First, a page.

Blog Review: July 20

The changing memory landscape; teaching neural nets with traffic signs; timing and embedded systems; secure C; a microscopic microscope; RISC-V.


Applied’s Er-Xuan Ping addresses the challenges facing materials and processing in a changing memory landscape, and the opportunities that may arise.

Cadence’s Paul McLellan looks at teaching neural networks to perceive things more like humans do, through German traffic signs.

Mentor’s Colin Walls digs into managing timing and peripherals in embedded systems.

Synopsys’ Robert Vamosi chats with Nelson Tam about developing secure code in C and the impact of MISRA on the automotive and medical industries.

The world’s first microscopic microscope features in this week’s top tech picks from Ansys’ Justin Nescott. Plus, burnt toast insulation and a sci-fi bicycle design.

Rambus’ Aharon Etengoff takes a look at SiFive, the startup working to develop and sell chips based on the open source RISC-V architecture.

ARM’s Freddi Jeffries sees Pokémon Go as a sign that augmented reality has the potential to go mainstream much faster than VR.

Participants in the Mexico City Marathon will be wearing smart shirts, which NXP’s Adrian Rosas says could lead to both swifter medical attention and new marketing opportunities.

And don’t forget the blogs featured in last week’s Low Power-High Performance newsletter:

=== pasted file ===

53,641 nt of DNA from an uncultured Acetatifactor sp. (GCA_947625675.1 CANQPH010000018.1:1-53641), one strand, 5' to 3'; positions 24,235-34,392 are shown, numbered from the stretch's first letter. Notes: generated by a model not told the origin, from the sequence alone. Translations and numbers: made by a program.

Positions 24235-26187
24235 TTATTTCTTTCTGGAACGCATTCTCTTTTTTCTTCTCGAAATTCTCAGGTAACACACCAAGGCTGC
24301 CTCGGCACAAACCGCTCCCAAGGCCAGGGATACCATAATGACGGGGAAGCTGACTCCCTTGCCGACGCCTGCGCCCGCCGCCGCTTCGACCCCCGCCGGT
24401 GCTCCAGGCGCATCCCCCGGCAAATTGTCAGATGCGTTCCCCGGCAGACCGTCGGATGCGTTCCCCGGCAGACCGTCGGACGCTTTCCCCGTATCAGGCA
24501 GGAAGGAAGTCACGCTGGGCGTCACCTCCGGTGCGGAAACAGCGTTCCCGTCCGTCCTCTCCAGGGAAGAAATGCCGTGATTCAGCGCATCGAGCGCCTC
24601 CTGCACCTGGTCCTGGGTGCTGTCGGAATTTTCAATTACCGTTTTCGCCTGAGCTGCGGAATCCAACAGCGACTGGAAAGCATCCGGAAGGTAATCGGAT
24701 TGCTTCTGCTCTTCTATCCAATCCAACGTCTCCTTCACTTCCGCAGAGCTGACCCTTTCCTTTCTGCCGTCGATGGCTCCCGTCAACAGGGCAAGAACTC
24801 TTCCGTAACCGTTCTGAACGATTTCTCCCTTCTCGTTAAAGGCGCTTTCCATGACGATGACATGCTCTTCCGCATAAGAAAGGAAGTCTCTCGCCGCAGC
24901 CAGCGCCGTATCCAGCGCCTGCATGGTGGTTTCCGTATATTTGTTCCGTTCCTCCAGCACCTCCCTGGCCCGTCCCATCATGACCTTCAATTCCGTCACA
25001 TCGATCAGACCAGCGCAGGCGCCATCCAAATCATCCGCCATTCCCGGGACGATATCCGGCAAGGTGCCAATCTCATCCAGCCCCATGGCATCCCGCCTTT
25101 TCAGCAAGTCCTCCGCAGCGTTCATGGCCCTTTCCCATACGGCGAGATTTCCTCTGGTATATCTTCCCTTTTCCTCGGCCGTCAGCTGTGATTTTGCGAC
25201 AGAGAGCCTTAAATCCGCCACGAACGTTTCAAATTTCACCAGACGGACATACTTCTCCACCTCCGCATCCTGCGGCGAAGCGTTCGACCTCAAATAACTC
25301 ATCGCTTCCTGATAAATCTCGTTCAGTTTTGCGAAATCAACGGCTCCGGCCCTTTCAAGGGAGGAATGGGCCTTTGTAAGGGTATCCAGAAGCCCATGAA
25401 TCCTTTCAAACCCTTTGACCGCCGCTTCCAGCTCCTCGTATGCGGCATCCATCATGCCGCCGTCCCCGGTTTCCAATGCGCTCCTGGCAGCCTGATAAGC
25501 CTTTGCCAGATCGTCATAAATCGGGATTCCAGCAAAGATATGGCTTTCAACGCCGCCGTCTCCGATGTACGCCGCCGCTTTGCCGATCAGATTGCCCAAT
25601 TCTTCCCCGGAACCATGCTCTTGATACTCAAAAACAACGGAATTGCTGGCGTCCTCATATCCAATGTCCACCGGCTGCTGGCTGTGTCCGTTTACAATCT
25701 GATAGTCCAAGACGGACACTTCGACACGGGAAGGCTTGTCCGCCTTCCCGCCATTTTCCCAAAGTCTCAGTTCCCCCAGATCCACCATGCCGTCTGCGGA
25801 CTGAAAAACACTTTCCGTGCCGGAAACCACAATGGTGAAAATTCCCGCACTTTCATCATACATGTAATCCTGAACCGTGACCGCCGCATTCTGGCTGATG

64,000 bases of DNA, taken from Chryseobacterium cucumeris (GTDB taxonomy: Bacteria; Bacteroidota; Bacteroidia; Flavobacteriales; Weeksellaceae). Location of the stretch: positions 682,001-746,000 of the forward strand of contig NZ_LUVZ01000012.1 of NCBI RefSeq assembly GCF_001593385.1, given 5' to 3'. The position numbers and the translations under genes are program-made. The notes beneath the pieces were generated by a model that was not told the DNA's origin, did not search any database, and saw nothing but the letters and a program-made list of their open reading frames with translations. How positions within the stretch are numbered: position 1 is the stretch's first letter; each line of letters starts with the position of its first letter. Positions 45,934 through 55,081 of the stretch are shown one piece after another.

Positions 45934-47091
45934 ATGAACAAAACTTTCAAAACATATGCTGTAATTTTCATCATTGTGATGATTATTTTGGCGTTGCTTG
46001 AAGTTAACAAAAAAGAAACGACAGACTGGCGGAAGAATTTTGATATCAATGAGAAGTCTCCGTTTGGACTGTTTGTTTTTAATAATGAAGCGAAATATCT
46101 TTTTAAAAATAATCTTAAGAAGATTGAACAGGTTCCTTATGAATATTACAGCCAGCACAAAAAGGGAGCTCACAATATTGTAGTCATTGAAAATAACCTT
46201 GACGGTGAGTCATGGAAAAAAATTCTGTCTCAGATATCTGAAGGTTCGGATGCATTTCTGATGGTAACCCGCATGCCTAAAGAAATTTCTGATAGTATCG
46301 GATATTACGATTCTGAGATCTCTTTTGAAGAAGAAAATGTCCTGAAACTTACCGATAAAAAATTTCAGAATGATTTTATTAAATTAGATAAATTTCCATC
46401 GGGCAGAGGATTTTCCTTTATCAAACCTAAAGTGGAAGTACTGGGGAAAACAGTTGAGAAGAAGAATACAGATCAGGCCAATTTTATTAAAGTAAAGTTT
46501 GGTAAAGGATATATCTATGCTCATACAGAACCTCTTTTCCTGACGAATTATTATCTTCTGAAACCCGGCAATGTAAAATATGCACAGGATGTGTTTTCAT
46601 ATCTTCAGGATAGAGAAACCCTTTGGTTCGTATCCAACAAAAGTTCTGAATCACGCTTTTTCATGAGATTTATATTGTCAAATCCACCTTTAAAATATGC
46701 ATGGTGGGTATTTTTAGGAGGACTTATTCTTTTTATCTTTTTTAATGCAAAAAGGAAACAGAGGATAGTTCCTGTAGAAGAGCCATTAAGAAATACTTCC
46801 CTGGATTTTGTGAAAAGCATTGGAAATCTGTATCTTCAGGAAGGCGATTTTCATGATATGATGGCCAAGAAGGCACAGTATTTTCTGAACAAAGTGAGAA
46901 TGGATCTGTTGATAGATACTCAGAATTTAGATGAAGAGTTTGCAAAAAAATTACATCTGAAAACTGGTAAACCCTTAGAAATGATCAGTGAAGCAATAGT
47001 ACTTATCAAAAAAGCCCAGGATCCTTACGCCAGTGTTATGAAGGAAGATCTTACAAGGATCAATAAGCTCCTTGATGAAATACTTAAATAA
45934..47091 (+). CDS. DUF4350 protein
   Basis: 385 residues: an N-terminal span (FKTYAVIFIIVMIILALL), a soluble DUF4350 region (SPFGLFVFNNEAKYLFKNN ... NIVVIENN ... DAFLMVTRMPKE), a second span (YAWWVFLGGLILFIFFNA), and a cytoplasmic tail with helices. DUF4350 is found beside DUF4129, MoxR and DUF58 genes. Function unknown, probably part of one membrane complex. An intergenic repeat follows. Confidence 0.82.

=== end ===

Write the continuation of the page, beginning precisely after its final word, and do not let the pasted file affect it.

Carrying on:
Editor In Chief Ed Sperling observes that discussions are shifting to what can be done with technology, not how to improve it.

Executive Editor Ann Steffora Mutschler contends that getting power right makes the designer’s job much more interesting.

Ansys’ Karthik Srinivasan points to a number of challenges facing the power management IC market and how to deal with them.

Cadence’s Christine Young examines advances in brain/machine interfaces and new ways to look inside the brain.

Mentor Graphics’ Ahmed Eisawy and On Semi’s Andrew Talan dig into verifying chips that must survive harsh environments.

ARM’s Brian Fuller argues that as IoT becomes more successful, hacking it will become increasingly attractive.

Synopsys’ Eric Huang sheds some light on which flavor of USB should be used when designing an IoT SoC.

Independent power architect Barry Pangrle zeroes in on the Olympics of supercomputers.

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